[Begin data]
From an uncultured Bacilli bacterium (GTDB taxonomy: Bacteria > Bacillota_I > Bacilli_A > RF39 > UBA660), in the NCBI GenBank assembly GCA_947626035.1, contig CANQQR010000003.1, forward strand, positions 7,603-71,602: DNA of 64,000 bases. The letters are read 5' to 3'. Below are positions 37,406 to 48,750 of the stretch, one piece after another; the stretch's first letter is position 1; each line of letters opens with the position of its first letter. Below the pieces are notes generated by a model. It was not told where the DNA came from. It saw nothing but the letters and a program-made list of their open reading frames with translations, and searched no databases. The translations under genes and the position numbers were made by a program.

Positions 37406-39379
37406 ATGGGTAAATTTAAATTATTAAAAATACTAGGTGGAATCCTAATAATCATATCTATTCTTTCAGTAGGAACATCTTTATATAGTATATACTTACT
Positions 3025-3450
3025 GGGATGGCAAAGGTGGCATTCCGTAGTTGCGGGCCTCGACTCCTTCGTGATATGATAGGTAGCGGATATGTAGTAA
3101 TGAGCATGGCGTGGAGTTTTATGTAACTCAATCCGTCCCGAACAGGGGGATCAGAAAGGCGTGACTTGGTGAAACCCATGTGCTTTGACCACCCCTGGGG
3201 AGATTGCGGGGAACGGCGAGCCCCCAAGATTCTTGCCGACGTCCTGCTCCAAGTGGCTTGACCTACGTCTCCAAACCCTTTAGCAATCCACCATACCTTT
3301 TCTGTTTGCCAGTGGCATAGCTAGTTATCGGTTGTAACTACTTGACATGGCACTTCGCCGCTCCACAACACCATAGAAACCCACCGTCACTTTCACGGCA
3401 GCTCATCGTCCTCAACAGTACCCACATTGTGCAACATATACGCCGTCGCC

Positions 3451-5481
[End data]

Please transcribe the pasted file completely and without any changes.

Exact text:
From an uncultured Bacilli bacterium (GTDB taxonomy: Bacteria > Bacillota_I > Bacilli_A > RF39 > UBA660), in the NCBI GenBank assembly GCA_947626035.1, contig CANQQR010000003.1, forward strand, positions 7,603-71,602: DNA of 64,000 bases. The letters are read 5' to 3'. Below are positions 37,406 to 48,750 of the stretch, one piece after another; the stretch's first letter is position 1; each line of letters opens with the position of its first letter. Below the pieces are notes generated by a model. It was not told where the DNA came from. It saw nothing but the letters and a program-made list of their open reading frames with translations, and searched no databases. The translations under genes and the position numbers were made by a program.

Positions 37406-39379
37406 ATGGGTAAATTTAAATTATTAAAAATACTAGGTGGAATCCTAATAATCATATCTATTCTTTCAGTAGGAACATCTTTATATAGTATATACTTACT
Positions 3025-3450
3025 GGGATGGCAAAGGTGGCATTCCGTAGTTGCGGGCCTCGACTCCTTCGTGATATGATAGGTAGCGGATATGTAGTAA
3101 TGAGCATGGCGTGGAGTTTTATGTAACTCAATCCGTCCCGAACAGGGGGATCAGAAAGGCGTGACTTGGTGAAACCCATGTGCTTTGACCACCCCTGGGG
3201 AGATTGCGGGGAACGGCGAGCCCCCAAGATTCTTGCCGACGTCCTGCTCCAAGTGGCTTGACCTACGTCTCCAAACCCTTTAGCAATCCACCATACCTTT
3301 TCTGTTTGCCAGTGGCATAGCTAGTTATCGGTTGTAACTACTTGACATGGCACTTCGCCGCTCCACAACACCATAGAAACCCACCGTCACTTTCACGGCA
3401 GCTCATCGTCCTCAACAGTACCCACATTGTGCAACATATACGCCGTCGCC

Positions 3451-5481